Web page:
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The Encyclopedia of Oklahoma History and Culture

Bird's-eye view of Newkirk, circa 1900
(23456.4, Jessie Morris Postcard Collection, OHS).


Located in Kay County, Newkirk is situated on U.S. Highway 77, eight miles south of the Kansas-Oklahoma border. The town was platted in 1893 by the federal government as the county seat of "K" County and was originally named Lamoureux, for Silas W. Lamoureaux, commissioner of the general land office. Settlers arriving on September 16, 1893, the day of the Cherokee Outlet land run, were unhappy with the town name and chose the name Santa Fe, to entice the railroad to build a depot there. Neither the railroad nor the post office would accept the name. The citizens held an election on November 8, 1893, and chose the name Newkirk in another effort to appeal to the railroad. The name was derived from Kirk, a small cattle-shipping depot located two miles directly north of present Newkirk on the Atchison, Topeka and Santa Fe Railway line. Citizens elected a provisional city government on September 18, 1893. Those elected were N. L. Bowman as mayor and Porter Willis Smith, a banker from Udall, Kansas, as treasurer. When asked to give a speech, Smith facetiously responded, "I shall keep no more than twenty percent of the funds for myself."

Newkirk grew rapidly. The first edition of the Newkirk Republican, which appeared on November 24, 1893, listed twenty-seven professionals and businesses, including two restaurants, four saloons, two meat markets, a lumberyard, and three banks. Within two months the community boasted 247 businesses. By 1901 the downtown area had twenty imposing stone structures, most of them built of native limestone quarried east of the community. In 1984 the Newkirk Central Business District was added to the National Register of Historic Places (NR 84003079).

According to population, Newkirk is one of the smallest communities in Kay County. The original site chosen by the government for the county seat was approximately six miles southeast, at the location of Kildare. However, Cherokee allotments awarded in the Cherokee Outlet were chosen with townsite development in mind, causing the government to move county seat sites and to keep their location secret until the land opening.

After the opening both Ponca City and Blackwell were intent on obtaining designation as county seat. As the possibility of statehood approached, the question regarding the county courthouse location reemerged. According to Newkirk's mayor, Porter W. Smith, Blackwell had been "hungering and thirsting for a county seat" since its early days. At the 1906 Oklahoma Constitutional Convention Blackwell representatives lobbied intensely for a division of Kay County into two separate counties so that Blackwell could be the seat of the new county. This effort failed, however, and on September 3, 1908, an election to relocate the county seat was held with the following results: Blackwell, 2,083 votes; Newkirk, 2,063; Ponca City, 1,388. A runoff election was held on December 2, 1908, and Newkirk emerged the winner. Gov. Charles N. Haskell proclaimed Newkirk to have been "duly and lawfully selected as the county seat" as provided by law. Unsatisfied with the decision, Blackwell filed a suit, but Newkirk was again the victor. The first courthouse, a wood-frame building, burned in March 1897. A second courthouse, completed in July 1897, served county officials until the present stone courthouse (NR 84003070) was dedicated on October 28, 1926.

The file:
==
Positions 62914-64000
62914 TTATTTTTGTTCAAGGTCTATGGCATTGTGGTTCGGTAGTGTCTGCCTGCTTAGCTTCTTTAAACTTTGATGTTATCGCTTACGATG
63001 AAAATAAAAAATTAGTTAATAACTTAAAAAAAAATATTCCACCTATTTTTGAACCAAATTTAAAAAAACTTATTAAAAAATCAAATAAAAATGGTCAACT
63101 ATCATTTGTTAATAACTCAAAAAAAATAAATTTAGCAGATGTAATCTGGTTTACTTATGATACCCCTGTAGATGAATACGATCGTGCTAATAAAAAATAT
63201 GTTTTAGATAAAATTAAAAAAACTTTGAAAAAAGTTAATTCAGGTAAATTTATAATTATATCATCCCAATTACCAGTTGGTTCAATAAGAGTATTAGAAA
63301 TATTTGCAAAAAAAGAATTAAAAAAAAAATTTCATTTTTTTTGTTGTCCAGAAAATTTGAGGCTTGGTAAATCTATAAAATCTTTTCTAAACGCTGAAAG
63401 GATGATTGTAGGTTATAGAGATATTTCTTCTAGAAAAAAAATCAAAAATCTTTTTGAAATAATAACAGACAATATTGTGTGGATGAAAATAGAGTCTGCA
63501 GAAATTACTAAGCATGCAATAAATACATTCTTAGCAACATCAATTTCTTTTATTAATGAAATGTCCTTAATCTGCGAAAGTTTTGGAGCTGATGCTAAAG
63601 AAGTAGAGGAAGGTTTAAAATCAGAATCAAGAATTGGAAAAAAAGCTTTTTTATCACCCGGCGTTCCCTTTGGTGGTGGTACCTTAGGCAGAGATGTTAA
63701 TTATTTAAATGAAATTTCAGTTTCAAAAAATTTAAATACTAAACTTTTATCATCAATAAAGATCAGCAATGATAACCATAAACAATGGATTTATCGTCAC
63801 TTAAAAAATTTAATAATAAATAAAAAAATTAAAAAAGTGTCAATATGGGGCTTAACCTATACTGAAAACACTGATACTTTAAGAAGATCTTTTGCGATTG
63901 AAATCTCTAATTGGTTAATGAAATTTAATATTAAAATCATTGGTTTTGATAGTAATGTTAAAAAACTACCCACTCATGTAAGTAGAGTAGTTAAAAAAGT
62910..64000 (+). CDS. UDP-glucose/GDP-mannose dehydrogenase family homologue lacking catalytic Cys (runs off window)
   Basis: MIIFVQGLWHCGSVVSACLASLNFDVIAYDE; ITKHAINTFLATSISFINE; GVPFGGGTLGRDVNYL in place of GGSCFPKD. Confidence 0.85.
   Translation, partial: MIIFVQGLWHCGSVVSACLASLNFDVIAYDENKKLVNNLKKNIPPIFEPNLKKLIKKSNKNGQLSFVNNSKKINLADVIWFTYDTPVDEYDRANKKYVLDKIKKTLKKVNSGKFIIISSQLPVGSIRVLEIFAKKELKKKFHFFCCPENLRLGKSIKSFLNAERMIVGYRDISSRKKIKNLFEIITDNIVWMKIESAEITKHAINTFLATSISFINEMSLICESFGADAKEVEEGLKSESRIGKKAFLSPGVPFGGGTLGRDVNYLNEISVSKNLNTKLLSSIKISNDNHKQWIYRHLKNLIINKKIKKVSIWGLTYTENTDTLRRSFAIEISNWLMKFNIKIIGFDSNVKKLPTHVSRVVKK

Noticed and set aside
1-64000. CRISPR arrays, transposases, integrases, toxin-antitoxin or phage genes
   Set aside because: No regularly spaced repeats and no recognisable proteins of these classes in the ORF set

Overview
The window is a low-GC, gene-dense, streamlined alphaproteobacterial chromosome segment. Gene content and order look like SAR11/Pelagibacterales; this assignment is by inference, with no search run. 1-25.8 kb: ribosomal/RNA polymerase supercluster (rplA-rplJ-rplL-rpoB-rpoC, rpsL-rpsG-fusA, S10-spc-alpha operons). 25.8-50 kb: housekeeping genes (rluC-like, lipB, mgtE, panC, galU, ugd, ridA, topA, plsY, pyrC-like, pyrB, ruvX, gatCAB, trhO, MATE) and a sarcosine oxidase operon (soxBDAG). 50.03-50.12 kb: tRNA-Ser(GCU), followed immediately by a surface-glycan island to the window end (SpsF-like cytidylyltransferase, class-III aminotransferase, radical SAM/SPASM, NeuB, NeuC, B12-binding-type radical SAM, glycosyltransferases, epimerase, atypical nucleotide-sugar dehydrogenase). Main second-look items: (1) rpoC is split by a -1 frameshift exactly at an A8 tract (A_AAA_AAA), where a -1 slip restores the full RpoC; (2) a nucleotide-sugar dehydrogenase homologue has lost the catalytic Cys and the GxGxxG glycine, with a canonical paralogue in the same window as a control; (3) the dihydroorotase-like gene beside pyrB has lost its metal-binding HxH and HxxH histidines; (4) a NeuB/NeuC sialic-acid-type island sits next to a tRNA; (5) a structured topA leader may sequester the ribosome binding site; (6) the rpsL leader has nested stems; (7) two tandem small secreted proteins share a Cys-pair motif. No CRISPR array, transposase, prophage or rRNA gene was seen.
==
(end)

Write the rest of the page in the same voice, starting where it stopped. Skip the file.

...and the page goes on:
At 1907 statehood Newkirk had 1,778 residents. During the early 1900s oil wells were drilled in the vicinity, and the population peaked in 1920 at 2,533. The population remained constant at around twenty-one hundred for several decades, fluctuating to 2,413 in 1980 but dropping to 2,168 in 1990. In 1992 Newkirk became Oklahoma's first small town to receive the Oklahoma Main Street award. At the turn of the twenty-first century Newkirk, with 2,243 citizens, had a council-manager form of government and served as a commercial center for nearby farm families. The Newkirk Heritage Center housed early-day artifacts and photographs. The 2010 census counted 2,317 residents.

Karen Dye


Marijane Rupe Boone, ed., Newkirk and Kay County Diamond Jubilee (Newkirk, Okla.: Newkirk and Kay County Diamond Jubilee, Inc., 1968).

Karen Dye, Newkirk: Carved in Stone (Stillwater, Okla.: New Forums Press, 1993).

"Newkirk," Vertical File, Research Division, Oklahoma Historical Society, Oklahoma City.

North Central Oklahoma: Rooted in the Past—Growing For the Future (Ponca City, Okla.: North Central Oklahoma Historical Society, 1995).

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The following (as per The Chicago Manual of Style, 17th edition) is the preferred citation for articles:
Karen Dye, “Newkirk,” The Encyclopedia of Oklahoma History and Culture, https://www.okhistory.org/publications/enc/entry?entry=NE012.

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